Step one was to check I had the right bits. I opened the packet and laid the components out just like the helpful picture on the website. Mine were different! The official picture shows four 4-way headers, whereas the set I got had two 4-way and two 2-way. A bit further down the page is a list of components, and that did agree with what I had received. Shame about the picture, though.
Once I had sorted that out I began assembling the board, with the help of my “third hand”. Soldering it was very straigtforward, and all the components fitted nicely into their allotted places.
After construction, I was keen to test it. First of all I plugged it in without any motors or power supplies connected and followed the “Getting Started” tutorial
Once I had installed the various python stuff it requires, I was able to switch the two LEDs on and off. The instructions for switching the motors and open-collector outputs had no effect, of course.
Next, I tried to drive a motor. This is, after all, what the board is supposed to be for – if all I wanted was to switch two LEDs on and off I could have done it much more simply! This, however was where I hit problems. So far I have not been able to get the board to actually drive a motor. From reading the comments on the RaspiRobot sparkfun page it seems likely that the problem is one of power.
My first attempt was to try using USB power from the Pi. Nothing. But I half expected that – motors can take a lot of power, so the board provides a separate power input to drive the motors and (via a regulator) the Raspberry Pi. The web site says anything from 7-12V will do, so I tried a spare 12V power adaptor which I had lying around and happened to have the right kind of plug. It tested OK with a voltmeter, but did not seem to have enough juice to power up the Pi. Still, it only claimed an output of 400mA, so I tried a bigger one. 500mA was enough to half-start the Raspberry Pi, but not enough to boot the OS. I was sure a 1A adapter would be enough, but this didn’t work either. All that happened was the regulator on the RaspiRobot board got very hot.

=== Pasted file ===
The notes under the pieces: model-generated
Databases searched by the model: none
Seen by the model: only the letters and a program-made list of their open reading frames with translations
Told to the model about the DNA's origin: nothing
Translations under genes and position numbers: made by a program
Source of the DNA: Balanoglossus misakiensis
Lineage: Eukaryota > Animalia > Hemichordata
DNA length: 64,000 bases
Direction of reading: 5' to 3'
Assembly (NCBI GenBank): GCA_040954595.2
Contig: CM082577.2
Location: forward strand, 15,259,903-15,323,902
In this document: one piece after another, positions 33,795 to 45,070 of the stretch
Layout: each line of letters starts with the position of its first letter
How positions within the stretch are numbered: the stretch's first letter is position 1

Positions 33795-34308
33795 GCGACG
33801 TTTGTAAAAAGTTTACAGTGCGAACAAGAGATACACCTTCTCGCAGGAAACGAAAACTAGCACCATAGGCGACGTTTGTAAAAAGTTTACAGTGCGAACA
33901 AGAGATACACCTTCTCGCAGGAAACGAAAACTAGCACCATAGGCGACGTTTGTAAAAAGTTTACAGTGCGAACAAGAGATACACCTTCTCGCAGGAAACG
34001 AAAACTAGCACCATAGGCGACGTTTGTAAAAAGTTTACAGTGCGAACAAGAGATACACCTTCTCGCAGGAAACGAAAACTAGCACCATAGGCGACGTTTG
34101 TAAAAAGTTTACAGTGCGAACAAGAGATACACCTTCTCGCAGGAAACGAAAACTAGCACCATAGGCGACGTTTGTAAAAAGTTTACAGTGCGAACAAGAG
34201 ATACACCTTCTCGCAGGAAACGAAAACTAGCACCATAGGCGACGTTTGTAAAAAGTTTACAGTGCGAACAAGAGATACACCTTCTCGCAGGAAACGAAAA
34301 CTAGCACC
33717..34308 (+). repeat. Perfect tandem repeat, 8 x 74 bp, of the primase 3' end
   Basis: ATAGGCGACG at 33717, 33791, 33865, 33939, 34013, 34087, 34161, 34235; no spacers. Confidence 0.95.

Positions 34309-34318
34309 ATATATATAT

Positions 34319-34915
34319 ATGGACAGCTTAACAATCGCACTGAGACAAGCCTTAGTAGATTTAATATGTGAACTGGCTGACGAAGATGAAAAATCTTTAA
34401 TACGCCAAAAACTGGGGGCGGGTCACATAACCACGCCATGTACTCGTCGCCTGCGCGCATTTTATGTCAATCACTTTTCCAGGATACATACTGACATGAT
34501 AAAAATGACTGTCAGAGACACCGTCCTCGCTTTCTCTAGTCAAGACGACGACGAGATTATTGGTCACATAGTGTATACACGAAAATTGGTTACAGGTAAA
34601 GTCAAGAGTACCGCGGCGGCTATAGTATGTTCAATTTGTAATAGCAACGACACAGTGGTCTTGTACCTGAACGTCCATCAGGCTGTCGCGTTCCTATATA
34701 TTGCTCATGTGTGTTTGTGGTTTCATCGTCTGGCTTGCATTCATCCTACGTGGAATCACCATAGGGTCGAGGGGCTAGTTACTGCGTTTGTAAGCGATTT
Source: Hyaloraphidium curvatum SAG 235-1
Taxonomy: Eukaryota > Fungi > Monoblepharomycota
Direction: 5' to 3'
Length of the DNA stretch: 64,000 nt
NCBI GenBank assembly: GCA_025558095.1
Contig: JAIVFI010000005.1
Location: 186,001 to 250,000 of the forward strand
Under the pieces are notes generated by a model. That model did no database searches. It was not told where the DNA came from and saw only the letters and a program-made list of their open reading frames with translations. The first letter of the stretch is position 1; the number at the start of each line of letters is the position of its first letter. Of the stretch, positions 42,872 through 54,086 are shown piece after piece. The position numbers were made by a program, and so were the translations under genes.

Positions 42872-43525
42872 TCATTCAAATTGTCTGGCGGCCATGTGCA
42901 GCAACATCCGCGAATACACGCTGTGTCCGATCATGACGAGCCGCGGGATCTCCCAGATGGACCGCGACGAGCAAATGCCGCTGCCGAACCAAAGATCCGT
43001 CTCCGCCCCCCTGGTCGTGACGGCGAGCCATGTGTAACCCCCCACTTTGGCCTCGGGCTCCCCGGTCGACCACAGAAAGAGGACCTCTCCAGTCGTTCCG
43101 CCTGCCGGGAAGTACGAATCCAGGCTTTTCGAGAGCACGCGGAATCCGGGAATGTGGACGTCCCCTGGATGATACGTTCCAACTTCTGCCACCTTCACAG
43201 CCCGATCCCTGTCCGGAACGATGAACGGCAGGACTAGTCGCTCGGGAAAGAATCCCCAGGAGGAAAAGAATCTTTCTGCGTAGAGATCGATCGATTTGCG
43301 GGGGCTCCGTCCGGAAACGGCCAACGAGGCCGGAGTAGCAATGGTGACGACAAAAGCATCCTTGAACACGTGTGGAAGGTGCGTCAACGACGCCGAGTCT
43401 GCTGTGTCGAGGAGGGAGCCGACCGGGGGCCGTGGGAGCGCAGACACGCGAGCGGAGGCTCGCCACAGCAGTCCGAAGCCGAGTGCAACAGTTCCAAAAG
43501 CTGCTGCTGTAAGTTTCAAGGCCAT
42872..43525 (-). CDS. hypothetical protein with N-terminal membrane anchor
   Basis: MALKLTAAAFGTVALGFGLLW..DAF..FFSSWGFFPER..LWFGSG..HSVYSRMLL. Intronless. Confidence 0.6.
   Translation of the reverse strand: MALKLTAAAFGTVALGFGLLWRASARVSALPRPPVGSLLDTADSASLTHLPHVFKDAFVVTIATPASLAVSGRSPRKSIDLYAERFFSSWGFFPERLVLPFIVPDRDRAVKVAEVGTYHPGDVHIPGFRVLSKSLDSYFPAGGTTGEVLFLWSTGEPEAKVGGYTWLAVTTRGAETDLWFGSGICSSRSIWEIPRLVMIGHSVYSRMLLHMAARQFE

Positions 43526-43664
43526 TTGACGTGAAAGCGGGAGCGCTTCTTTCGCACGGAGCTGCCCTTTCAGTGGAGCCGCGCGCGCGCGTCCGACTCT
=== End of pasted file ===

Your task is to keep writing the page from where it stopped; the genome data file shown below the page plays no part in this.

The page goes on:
I know the motor works, because connecting it directly to the power adapter makes it spin happily. The problem definitely seems to be in the power handling on the RaspiRobot board.
I’ll shelve this for now, and see if I can find anything else to power this board another day.